Despite the hardship we and our investigators faced this week, I knew God was watching, because of all the tender mercies that I saw every day. Every day, at the peak of our discouragement, God blessed us with a tender mercy. They ranged from something as simple as a beautiful sunset or a cool breeze to people signing up to feed us dinner last minute, or someone letting us into their home, or members who just so happened to run into us at Pizza Hut and paid for our bill without our knowledge. At least once a day, we met someone who made my day in some little way. There was Evangeline, an adorably Spanish lady who let us in because she thought we were Jehovah's Witnesses. But when she found out we were Mormons she still listened to our message and gratefully accepted a Book of Mormon. There was Matt, whose family has been struggling, who graciously invited us back to see him. There was Debbie, who talked with us on her porch for an hour about Mormons and what we believe, and how she would love to learn more. There were the Curtis's, a nice older couple who cried as we prayed for them, and said one of the most beautiful prayers I have ever heard for us. There was a nice young woman, Angela, who gratefully accepted a prayer and thanked us profusely, saying it made her day and that she wanted us to come back. There was Emma, who didn't have much time to speak with us, but still happily invited us into her home and prayed with us. She listened as we taught her some brief points of our unique message, and she was so interested she talked about how she may even become a Mormon herself. She said she wanted us to teach her everything we know about our religion, and she would love it if we could teach her whole family.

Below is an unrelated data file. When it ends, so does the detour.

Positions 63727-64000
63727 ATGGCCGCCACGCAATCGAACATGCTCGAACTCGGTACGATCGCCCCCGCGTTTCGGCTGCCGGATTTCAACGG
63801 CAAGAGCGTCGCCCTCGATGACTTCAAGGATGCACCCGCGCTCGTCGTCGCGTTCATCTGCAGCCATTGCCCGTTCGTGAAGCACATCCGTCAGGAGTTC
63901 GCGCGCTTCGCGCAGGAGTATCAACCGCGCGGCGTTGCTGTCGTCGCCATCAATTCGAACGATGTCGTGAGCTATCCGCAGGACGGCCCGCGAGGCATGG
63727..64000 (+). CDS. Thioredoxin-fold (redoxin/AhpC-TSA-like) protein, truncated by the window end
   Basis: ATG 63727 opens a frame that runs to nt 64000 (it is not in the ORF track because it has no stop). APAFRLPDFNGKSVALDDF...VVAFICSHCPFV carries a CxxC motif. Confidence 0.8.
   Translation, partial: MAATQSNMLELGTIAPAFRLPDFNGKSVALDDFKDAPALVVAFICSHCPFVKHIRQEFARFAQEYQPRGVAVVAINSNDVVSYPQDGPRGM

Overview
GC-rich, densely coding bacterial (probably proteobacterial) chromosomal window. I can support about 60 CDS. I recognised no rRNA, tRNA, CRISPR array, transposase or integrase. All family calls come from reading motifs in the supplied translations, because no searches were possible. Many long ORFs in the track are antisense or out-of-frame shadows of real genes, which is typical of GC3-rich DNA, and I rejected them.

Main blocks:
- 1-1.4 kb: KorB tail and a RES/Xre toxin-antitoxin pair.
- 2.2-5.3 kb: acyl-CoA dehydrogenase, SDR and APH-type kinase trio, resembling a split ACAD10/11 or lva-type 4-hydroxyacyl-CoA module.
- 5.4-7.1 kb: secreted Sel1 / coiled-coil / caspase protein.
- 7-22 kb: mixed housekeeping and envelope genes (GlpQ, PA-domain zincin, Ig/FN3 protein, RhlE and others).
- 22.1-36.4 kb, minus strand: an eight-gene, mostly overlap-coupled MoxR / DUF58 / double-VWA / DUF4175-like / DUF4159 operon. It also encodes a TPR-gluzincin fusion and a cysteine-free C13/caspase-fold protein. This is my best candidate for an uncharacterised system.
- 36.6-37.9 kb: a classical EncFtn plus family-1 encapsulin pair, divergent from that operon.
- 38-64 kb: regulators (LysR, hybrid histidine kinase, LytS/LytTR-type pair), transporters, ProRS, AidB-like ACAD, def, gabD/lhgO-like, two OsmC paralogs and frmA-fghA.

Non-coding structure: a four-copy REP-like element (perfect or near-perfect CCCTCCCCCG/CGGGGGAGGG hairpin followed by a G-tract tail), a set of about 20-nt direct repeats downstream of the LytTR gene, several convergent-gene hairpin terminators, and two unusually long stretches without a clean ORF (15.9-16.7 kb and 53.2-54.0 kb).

And even now, after writing that paragraph, I feel so much better. It's incredible to see that no matter how dark it gets, if we focus on the positive, and pay attention to the tender mercies the Lord blesses us with each day, we can still find happiness and joy in the journey. I told my family this last night, but life is like a heart monitor. You know the person is alive when you see all the ups and downs. You never want to see it go flat.